The holiday season has come and gone again. It is a favorite time of year in our home like it is in so many other homes. The rush to get out orders at the last possible moment for last minute shoppers, making the employees where elf hats while they work, and the one week a year between Christmas and New Year’s Day when I have a whole lot less work to do.
Yes, I realize I said ‘home’. Truth is, I practically live at the warehouse right up until the last-day-to-ship-in-order-to-make-it-to-the-customer’s-house-in-time-for-Christmas.
We make it work. My wife drinks way too much tea and bounces back and forth between home, warehouse, Amazon.com, and seasonal events to balance the our family time and work time between memorable experiences and creating memorable experiences for other families through our products.
This year’s big seasonal item was the Maker’s Chest by Larscraft, a custom, heirloom Lego storage chest. My son, Lars, is an avid Lego fan. It was his idea. He loves anything Minecraft, including the Minecraft Lego sets.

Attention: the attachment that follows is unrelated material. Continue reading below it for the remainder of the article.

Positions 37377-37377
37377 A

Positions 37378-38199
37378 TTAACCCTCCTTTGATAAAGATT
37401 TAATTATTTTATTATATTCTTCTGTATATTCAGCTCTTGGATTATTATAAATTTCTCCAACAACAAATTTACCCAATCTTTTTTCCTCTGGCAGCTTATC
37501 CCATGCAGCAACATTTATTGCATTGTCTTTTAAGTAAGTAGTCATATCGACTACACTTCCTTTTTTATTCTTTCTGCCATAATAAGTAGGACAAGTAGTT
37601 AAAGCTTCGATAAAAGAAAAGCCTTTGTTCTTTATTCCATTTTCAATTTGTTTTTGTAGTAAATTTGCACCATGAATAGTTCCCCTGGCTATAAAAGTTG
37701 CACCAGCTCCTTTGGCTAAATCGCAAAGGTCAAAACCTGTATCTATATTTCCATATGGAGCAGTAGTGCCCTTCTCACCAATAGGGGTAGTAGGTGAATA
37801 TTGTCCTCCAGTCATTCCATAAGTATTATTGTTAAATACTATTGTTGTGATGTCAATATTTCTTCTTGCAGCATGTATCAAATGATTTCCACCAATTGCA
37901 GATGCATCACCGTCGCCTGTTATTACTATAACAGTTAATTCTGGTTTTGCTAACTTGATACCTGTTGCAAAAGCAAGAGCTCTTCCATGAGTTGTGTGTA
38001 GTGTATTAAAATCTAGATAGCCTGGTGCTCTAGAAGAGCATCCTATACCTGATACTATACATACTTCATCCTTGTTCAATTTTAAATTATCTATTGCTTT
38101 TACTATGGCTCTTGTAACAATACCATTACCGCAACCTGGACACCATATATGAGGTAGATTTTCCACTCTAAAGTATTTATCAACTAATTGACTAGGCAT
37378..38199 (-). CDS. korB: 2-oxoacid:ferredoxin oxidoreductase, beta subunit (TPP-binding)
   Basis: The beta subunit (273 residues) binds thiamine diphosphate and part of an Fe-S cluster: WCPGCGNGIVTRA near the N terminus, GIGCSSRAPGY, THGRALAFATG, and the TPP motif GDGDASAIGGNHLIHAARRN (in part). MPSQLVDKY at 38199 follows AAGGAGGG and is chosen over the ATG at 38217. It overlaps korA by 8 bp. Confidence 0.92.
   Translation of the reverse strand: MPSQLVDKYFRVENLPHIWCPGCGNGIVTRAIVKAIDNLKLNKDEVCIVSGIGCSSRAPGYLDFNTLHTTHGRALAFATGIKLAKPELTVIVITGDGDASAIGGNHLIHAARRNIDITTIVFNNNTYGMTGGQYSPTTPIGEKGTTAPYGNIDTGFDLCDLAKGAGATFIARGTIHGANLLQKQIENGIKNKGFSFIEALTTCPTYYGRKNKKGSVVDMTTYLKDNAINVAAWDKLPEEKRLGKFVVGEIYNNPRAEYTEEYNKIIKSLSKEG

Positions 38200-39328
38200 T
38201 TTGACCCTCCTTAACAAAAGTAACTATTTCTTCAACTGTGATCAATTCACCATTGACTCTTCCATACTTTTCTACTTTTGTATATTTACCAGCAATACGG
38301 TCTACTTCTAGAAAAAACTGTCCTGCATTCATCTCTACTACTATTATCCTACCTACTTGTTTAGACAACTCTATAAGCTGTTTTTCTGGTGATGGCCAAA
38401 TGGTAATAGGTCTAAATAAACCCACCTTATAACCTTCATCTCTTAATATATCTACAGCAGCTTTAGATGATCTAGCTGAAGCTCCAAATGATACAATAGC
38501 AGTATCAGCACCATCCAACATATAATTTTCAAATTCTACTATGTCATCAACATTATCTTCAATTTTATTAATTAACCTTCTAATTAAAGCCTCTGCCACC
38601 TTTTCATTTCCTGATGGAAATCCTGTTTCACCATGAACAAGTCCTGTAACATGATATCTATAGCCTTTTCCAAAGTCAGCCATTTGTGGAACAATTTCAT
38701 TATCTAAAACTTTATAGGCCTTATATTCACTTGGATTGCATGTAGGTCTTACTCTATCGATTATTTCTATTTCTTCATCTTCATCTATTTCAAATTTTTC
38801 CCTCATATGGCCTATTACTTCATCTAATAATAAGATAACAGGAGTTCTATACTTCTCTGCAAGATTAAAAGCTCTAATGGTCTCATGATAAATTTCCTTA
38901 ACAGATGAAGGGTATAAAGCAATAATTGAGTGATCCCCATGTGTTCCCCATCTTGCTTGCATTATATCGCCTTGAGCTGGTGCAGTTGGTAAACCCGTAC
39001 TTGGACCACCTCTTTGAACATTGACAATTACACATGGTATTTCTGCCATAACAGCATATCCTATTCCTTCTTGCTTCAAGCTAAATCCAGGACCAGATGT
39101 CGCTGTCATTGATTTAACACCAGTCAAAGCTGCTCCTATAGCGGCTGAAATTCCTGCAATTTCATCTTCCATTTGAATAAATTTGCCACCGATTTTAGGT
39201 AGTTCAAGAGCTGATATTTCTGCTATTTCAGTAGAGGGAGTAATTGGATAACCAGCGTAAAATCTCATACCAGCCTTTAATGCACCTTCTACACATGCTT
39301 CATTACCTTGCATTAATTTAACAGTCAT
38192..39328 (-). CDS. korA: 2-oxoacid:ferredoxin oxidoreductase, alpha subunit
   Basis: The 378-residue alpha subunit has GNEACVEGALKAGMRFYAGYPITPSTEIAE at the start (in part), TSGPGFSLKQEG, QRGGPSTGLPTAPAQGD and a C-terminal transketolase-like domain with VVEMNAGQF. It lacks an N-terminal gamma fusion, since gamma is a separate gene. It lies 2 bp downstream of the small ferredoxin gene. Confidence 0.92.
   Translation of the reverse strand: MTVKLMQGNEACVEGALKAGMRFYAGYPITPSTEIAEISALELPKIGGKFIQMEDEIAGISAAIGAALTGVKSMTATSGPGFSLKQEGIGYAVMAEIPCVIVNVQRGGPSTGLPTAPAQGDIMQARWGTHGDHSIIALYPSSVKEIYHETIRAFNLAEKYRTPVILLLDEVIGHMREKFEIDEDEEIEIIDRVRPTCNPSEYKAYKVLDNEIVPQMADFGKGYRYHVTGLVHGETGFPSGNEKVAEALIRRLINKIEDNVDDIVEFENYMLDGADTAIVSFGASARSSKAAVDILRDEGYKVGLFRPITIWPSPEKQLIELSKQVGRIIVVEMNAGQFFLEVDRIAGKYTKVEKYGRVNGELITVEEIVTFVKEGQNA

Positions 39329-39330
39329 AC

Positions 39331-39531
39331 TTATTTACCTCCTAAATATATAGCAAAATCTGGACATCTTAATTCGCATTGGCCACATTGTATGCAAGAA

Just when I thought he had all of the Minecraft sets, they came out with more of them. Onto the Christmas list the Minecraft Lego sets go alongside a massive digger Technic set. That one was a bit of a shock, sticker shock.
At 8 years old, my son was undaunted by the 14 and up age rating on the Technic set. He did what every parent dreads and put that set as the sole gift from ‘The Big Guy’ for Christmas. At a conservative $250 for the lego set, it is sure to provide entertainment for hours. As a small business owner, I break those hours down in employee labor costs and think of the productivity I can get with $250.
The Minecraft Lego sets he sent off on his lists to aunts and uncles and grandparents. Lucky them. Those sets weren’t about to break every piggy bank in the house. This massive digger set nearly needed a ‘Go Fund Me’ page on its own.
So, the dilemma begins. Here is a child who loves Lego and Minecraft SO much that he created and designed a product combining these two passions to start a business that he hopes will help to fund his college education. What parent isn’t doing backflips at this kind of dedication and planning and ambition?
Well, me. I’m not so good at backflips, but I did several one-legged ecstatic jumps for joy and a whole lot of fist bumps along the way of designing his Maker’s Chest product with him.
So here he comes, asking for a single, solitary, $250 gift for Christmas. What’s a Dad to do? Well, according to my son, he leaves it up to Santa. Thank goodness for my son’s superior advice. The Big Guy came through with flying colors and, in Lars’ words, ‘saved the family a whole lot of money.’